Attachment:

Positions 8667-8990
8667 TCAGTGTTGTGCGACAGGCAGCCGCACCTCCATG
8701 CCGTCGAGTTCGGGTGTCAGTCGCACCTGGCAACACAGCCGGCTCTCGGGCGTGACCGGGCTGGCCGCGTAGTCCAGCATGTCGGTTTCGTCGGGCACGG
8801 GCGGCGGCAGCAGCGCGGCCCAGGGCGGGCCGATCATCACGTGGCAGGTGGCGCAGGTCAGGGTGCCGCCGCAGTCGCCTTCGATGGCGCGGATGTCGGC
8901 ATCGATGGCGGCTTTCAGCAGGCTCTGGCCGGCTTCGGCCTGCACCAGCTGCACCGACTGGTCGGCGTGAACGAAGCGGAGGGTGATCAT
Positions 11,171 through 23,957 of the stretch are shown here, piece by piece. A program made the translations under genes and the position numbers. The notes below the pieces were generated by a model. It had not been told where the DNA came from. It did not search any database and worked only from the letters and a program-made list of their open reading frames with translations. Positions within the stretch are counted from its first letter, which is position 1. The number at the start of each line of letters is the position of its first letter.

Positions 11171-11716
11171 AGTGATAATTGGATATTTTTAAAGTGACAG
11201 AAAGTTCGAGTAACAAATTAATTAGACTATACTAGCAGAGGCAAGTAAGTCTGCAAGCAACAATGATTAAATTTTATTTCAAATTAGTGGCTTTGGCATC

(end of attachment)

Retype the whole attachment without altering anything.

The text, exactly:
Positions 8667-8990
8667 TCAGTGTTGTGCGACAGGCAGCCGCACCTCCATG
8701 CCGTCGAGTTCGGGTGTCAGTCGCACCTGGCAACACAGCCGGCTCTCGGGCGTGACCGGGCTGGCCGCGTAGTCCAGCATGTCGGTTTCGTCGGGCACGG
8801 GCGGCGGCAGCAGCGCGGCCCAGGGCGGGCCGATCATCACGTGGCAGGTGGCGCAGGTCAGGGTGCCGCCGCAGTCGCCTTCGATGGCGCGGATGTCGGC
8901 ATCGATGGCGGCTTTCAGCAGGCTCTGGCCGGCTTCGGCCTGCACCAGCTGCACCGACTGGTCGGCGTGAACGAAGCGGAGGGTGATCAT
Positions 11,171 through 23,957 of the stretch are shown here, piece by piece. A program made the translations under genes and the position numbers. The notes below the pieces were generated by a model. It had not been told where the DNA came from. It did not search any database and worked only from the letters and a program-made list of their open reading frames with translations. Positions within the stretch are counted from its first letter, which is position 1. The number at the start of each line of letters is the position of its first letter.

Positions 11171-11716
11171 AGTGATAATTGGATATTTTTAAAGTGACAG
11201 AAAGTTCGAGTAACAAATTAATTAGACTATACTAGCAGAGGCAAGTAAGTCTGCAAGCAACAATGATTAAATTTTATTTCAAATTAGTGGCTTTGGCATC